26 August, 2011

About Bad Brains

At one point, another person diagnosed with autism asked me why I would refer to myself as "bad brains" and if this was a joke. It's not a joke at all. The most obvious explanation I can think of for calling myself bad brains is that I'm committed to being as negative about disability as I care to be. I don't necessarily feel like people who talk about their disabilities positively are just characterizing themselves that way for political reasons, but that's not the way that I'm made. Maybe it's even part of my disability that nearly everything is the end of the world, and at the same time nothing is. It would be completely out of character for me to talk positively or even neutrally about being disabled, and I don't think I should have to do that to have my opinions about anti-ableism respected.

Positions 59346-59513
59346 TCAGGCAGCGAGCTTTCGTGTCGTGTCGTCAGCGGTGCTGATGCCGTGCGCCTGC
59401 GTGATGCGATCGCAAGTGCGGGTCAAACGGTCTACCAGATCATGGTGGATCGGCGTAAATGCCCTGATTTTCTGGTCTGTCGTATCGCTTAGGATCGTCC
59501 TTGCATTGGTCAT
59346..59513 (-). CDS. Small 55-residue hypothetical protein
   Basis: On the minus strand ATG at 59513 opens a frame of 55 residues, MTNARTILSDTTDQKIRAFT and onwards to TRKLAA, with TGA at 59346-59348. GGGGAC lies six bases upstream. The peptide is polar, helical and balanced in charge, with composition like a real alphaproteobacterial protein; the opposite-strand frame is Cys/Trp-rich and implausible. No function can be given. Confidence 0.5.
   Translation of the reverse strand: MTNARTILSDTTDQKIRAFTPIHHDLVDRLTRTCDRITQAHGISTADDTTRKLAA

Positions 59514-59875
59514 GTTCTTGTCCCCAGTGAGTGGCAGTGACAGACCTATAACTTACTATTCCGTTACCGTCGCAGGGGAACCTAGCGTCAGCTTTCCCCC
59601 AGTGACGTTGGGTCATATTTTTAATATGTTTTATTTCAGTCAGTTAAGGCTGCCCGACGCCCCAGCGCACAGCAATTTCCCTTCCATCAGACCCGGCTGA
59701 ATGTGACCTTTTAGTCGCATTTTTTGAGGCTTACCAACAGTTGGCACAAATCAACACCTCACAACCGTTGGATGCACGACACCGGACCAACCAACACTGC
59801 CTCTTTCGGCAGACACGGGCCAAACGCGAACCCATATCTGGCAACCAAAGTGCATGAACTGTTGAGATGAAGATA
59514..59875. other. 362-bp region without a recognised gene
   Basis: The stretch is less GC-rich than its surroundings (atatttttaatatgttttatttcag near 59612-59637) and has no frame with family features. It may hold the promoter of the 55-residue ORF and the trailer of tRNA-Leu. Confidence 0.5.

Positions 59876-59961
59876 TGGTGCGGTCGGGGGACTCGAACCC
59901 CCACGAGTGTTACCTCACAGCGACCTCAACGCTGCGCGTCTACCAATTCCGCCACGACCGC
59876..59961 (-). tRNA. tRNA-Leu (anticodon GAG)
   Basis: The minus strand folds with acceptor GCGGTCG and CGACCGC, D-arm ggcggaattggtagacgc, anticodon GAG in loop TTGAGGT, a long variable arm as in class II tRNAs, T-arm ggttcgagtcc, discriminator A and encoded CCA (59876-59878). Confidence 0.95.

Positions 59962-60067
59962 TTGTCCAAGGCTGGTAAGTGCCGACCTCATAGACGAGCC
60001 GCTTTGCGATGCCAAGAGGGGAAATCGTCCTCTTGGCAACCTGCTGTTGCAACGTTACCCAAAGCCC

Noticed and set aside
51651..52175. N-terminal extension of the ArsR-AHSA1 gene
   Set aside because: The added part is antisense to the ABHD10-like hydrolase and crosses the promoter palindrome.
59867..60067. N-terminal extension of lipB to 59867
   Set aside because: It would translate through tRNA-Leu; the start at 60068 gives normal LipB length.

But this motivation--reclaiming negativity about disability--actually isn't even the major appeal of a bad brains identity. One of the big things I love about the phrase bad brains is that it can be used to indicate a lot of different things, and one of those things is a flaring up. It can be really hard to get respect from other people, or even feel that you deserve respect, if you don't have a disability that looks the same every day. When you are suddenly slow (or suddenly sad, and that makes you slow), or suddenly so angry that you can't tolerate doing anything slightly difficult or stressful, there isn't really anything to call this to try to explain why you're making what seem like very silly and strange decisions in an attempt to look after yourself, or why you can't do the things you can usually do. So I like to call it bad brains, as in, "I'm having bad brains today," or, "My brains are too bad to do that right now" or, "Sorry but my brains are about to go bad."